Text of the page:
What darn near carries the whole thing is the jaunty perfomance by Michael Keaton, who is confident throughout. He seems to have been born to live in a Warner Bros. film, and his movements recall Cagney in their cocky grace.

flamingokidThe Flamingo Kid is a more conventional film, but it’s also something of a special case among comedies – which is to say, it doesn’t rely on gross-out jokes in place of humor. As a modest growing-up piece, set in 1963, it’s a nice try, but it doesn’t really have anything new to say, and it runs out of gas long before it’s over.

Matt Dillon plays a Brooklyn kid who wangles a job at a swank Long Island country club where he meets a girl (Janet Jones), with whom he gets hot and bothered, and a gin player (Richard Crenna) who takes him under his wing to teach him the cutthroat nuances of gin rummy and life in general.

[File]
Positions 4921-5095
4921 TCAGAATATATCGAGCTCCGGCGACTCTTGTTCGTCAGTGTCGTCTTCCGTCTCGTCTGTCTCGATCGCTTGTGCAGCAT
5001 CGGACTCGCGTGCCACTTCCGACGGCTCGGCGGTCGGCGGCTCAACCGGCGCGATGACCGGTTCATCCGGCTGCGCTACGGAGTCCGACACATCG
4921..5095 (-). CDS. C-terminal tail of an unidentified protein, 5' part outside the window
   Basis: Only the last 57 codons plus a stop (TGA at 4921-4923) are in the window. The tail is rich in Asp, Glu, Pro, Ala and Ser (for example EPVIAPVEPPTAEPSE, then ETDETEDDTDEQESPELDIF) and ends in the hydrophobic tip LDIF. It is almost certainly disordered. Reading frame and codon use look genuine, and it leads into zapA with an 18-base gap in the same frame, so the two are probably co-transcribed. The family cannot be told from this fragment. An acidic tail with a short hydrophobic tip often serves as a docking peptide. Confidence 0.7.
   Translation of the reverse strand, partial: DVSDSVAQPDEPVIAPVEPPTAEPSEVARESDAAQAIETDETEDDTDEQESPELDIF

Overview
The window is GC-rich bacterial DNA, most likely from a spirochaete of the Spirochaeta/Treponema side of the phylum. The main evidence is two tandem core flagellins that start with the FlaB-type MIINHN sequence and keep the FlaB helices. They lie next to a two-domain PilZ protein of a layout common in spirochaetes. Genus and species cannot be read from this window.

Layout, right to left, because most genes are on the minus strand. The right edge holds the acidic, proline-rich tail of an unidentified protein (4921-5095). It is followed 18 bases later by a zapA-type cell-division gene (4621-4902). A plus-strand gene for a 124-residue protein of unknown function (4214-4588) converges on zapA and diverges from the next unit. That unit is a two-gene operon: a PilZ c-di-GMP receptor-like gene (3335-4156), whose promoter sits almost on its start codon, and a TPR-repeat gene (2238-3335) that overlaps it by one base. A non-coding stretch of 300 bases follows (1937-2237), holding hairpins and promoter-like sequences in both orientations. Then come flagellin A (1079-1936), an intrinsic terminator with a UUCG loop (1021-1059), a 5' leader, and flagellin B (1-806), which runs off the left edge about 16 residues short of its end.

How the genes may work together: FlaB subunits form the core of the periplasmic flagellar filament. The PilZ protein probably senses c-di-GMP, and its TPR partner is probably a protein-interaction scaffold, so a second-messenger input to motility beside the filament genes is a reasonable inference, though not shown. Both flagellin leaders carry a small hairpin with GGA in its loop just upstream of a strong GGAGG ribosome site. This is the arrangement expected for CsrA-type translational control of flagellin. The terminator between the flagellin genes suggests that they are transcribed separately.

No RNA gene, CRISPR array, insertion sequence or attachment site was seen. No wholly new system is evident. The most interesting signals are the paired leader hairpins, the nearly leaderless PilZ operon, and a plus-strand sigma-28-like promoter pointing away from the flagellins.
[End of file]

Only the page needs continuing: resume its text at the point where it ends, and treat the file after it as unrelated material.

There are some nicely observed family dynamics (Dillon’s dad, Hector Elizondo, doesn’t like the capitalist pig Crenna putting ideas in his son’s head), but the film is finally about too many things: the girl, the game, the mentor, the family, the gang. It doesn’t spend much time on any of them, and director Garry Marshall (creator of TV’s Happy Days) can’t decide which element he wants to emphasize.

Dillon is better than he has been (he’s a little sunnier than usual) but there’s just not much to go on here. I doubt if even a Christmas bonus is going to help the Kid much.

First published in the Herald, December 22, 1984

I didn’t mention Joe Piscopo in my JD review, so apparently the then-popular SNL star did not make a big impression. I remember it as a really terrible movie. The Flamingo Kid, however, I remember more fondly than my review would suggest – a nice laid-back Florida feel to this film, I think, less constructed as a joke machine than many of Garry Marshall’s pictures.